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How do I understand runtime environments?
Whether it's C, Java or Adobe, it's important to understand the differences among runtime environments. Expert Stephen J. Bigelow outlines the various choices.
There are many specific examples of runtime environments used in conventional application programming. Here are just a few examples to consider.
The venerable C language uses a runtime environment -- the C compiler inserts runtime instructions into the executable image (the compiled .exe file). The runtime instructions create runtime environments that can manage the processor, handle local variables and so on throughout the program's execution. However, since runtime environments are typically incorporated as an integral part of the C executable (nothing separate needs to be installed or configured), the role of the runtime environment is easily overlooked or forgotten.
There are also more direct iterations of runtime environments, such as for Java applications. Java Runtime Environment (JRE) is an established set of tools for creating Java applications. JRE includes Java virtual machines, program classes and associated program libraries. JRE also provides a common platform for running Java applets or applications on any computer with JRE installed. By comparison, Microsoft's .NET Framework uses common language runtime for running .NET applications.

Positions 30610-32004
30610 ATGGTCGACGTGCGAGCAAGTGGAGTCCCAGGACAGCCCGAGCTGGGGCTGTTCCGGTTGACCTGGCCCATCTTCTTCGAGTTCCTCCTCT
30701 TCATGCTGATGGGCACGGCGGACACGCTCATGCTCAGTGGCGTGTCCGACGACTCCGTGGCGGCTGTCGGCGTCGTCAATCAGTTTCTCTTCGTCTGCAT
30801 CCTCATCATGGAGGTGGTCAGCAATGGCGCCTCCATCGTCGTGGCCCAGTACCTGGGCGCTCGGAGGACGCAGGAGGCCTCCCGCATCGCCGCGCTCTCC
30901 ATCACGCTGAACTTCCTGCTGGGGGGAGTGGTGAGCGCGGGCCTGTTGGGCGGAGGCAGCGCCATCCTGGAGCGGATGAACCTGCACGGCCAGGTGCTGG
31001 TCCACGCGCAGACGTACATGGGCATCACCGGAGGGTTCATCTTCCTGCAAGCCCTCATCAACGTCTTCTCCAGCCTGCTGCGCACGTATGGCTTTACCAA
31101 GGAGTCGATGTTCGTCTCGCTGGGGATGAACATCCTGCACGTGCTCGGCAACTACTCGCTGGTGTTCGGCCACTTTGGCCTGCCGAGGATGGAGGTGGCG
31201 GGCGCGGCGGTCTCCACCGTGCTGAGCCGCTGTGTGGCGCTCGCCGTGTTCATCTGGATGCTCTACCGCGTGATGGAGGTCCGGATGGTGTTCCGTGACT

There are also more interpreted runtime environments. A prime example is Adobe Flash Player, which uses a runtime plug-in to handle flash code -- allowing the same code to run on myriad different devices, whether through browsers or native OSes. Even stand-alone execution application models invoked by APIs, such as Portable OS Interface threads (POSIX threads or pthreads) will typically include some form of runtime environment in order to implement the application's execution.
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